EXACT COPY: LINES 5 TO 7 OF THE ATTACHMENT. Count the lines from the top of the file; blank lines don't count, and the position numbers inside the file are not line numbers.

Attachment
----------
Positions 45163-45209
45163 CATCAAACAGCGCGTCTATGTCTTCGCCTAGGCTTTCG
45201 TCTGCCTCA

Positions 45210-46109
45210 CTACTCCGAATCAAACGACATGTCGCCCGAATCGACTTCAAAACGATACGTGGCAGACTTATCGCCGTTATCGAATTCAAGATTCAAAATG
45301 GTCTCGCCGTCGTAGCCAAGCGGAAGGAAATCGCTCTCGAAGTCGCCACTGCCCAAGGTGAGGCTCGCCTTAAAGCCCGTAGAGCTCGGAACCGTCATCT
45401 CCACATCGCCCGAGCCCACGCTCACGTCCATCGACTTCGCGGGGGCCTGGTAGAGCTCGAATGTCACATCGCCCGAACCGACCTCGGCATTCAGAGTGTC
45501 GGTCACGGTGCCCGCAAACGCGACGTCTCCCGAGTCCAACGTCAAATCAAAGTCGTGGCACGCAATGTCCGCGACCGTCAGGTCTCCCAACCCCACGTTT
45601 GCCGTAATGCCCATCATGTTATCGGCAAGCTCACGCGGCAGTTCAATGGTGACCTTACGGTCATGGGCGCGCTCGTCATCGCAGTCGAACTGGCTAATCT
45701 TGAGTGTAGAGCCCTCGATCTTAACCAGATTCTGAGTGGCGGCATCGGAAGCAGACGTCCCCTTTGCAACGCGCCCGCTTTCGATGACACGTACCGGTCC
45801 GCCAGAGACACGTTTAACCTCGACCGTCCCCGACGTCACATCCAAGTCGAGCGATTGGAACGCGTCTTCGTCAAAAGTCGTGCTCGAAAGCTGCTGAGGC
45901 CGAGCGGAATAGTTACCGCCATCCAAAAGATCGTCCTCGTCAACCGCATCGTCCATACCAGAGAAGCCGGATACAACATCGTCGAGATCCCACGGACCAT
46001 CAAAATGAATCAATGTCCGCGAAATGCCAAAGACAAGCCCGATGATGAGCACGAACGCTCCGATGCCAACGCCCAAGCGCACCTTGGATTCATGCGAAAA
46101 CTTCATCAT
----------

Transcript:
45210 CTACTCCGAATCAAACGACATGTCGCCCGAATCGACTTCAAAACGATACGTGGCAGACTTATCGCCGTTATCGAATTCAAGATTCAAAATG
45301 GTCTCGCCGTCGTAGCCAAGCGGAAGGAAATCGCTCTCGAAGTCGCCACTGCCCAAGGTGAGGCTCGCCTTAAAGCCCGTAGAGCTCGGAACCGTCATCT
45401 CCACATCGCCCGAGCCCACGCTCACGTCCATCGACTTCGCGGGGGCCTGGTAGAGCTCGAATGTCACATCGCCCGAACCGACCTCGGCATTCAGAGTGTC